While there is no universal agreement on the definition of life, scientists generally accept that the biological manifestation of life exhibits the following phenomena:
- Organization - Living things are composed of one or more cells, which are the basic units of life.
- Metabolism - Metabolism produces energy by converting nonliving material into cellular components (synthesis) and decomposing organic matter (catalysis). Living things require energy to maintain internal organization (homeostasis) and to produce the other phenomena associated with life.
- Growth - Growth results from a higher rate of synthesis than catalysis. A growing organism increases in size in all of its parts, rather than simply accumulating matter. The particular species begins to multiply and expand as the evolution continues to flourish.
- Adaptation - Adaptation is the accommodation of a living organism to its environment. It is fundamental to the process of evolution and is determined by the organism's heredity as well as the composition of metabolized substances, and external factors present.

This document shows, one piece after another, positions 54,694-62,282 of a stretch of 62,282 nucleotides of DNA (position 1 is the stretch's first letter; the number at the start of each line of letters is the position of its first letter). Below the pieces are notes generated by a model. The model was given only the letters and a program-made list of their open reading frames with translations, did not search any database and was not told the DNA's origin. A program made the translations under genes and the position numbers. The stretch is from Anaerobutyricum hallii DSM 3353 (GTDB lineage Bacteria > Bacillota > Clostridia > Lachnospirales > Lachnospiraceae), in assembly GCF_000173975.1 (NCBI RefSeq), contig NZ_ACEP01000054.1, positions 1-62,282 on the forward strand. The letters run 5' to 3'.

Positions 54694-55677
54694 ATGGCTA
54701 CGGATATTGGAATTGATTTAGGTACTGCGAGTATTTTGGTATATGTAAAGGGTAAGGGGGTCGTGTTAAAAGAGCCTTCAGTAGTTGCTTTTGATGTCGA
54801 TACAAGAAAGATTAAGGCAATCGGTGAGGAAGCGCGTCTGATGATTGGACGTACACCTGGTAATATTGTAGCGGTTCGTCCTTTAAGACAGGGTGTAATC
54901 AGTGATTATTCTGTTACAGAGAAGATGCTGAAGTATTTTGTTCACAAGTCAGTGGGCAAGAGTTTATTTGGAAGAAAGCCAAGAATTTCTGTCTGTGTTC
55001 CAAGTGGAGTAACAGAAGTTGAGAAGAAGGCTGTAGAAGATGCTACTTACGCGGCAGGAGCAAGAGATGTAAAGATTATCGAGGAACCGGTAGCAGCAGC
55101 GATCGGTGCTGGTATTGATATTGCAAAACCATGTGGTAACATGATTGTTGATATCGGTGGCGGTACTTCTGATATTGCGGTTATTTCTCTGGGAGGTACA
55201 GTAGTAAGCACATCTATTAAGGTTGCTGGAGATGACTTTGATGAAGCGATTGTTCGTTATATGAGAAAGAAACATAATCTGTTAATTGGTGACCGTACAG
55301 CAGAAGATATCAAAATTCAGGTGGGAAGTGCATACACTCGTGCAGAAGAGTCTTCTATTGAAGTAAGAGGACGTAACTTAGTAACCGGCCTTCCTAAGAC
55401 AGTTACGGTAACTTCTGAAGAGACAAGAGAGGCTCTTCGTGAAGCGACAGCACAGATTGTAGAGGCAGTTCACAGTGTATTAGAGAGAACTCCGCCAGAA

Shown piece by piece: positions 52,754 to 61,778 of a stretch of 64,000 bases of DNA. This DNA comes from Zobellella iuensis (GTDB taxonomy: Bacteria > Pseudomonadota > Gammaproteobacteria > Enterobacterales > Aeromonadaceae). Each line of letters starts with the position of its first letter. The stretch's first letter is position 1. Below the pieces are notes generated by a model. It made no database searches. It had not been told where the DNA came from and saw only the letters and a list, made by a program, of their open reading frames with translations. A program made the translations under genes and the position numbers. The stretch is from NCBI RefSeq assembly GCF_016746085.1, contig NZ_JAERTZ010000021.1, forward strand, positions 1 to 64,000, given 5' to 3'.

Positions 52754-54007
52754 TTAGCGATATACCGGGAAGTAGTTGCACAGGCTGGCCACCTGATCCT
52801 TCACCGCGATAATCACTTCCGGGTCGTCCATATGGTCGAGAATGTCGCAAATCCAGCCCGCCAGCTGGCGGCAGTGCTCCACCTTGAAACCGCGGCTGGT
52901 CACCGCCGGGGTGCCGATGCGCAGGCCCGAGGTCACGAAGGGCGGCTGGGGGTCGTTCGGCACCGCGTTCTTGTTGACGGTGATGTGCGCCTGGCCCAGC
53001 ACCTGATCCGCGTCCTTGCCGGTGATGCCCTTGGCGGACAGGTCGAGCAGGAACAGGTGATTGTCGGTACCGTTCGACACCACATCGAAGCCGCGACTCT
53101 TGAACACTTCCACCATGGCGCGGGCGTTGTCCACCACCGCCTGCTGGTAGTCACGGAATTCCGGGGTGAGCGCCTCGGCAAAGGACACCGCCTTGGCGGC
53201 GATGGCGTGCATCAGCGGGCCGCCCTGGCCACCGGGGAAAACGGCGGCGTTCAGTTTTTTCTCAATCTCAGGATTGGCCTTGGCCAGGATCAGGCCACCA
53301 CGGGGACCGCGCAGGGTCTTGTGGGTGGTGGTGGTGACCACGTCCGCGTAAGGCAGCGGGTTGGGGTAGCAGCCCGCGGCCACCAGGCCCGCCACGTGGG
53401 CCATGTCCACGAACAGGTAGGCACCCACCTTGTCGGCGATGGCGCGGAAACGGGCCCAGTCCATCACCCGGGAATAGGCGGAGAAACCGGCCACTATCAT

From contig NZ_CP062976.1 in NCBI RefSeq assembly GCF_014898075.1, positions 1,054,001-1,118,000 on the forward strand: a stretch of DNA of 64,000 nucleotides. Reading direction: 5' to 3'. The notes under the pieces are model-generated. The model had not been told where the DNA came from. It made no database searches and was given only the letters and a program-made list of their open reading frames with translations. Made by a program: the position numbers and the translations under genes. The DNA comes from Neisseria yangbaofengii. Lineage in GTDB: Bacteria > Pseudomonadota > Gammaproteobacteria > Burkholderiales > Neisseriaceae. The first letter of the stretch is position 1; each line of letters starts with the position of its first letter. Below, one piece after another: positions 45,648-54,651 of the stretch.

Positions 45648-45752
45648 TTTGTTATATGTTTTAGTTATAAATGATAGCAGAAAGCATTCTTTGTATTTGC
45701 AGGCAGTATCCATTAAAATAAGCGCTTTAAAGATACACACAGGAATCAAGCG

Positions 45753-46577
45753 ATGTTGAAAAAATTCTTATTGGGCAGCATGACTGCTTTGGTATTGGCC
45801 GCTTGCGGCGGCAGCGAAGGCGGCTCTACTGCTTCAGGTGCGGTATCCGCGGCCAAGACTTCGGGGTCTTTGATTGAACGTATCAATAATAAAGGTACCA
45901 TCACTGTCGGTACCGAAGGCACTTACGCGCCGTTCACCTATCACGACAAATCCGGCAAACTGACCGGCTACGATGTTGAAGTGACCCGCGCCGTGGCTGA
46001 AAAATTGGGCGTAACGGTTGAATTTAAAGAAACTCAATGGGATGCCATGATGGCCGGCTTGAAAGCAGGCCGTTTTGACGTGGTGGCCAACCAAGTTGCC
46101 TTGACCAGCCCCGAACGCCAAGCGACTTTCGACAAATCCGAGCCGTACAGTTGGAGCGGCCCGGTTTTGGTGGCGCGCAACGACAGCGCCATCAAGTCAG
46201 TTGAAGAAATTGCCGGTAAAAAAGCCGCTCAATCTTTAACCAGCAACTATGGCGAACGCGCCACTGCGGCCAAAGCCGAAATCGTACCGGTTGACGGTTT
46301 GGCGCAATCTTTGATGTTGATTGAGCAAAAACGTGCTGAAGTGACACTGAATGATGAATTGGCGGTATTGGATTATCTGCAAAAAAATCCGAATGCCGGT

- Response to stimuli - A response can take many forms, from the contraction of a unicellular organism when touched to complex reactions involving all the senses of higher animals. A response is often expressed by motion: the leaves of a plant turning toward the sun or an animal chasing its prey.
- Reproduction - The division of one cell to form two new cells is reproduction. Usually the term is applied to the production of a new individual (either asexually, from a single parent organism, or sexually, from at least two differing parent organisms), although strictly speaking it also describes the production of new cells in the process of growth.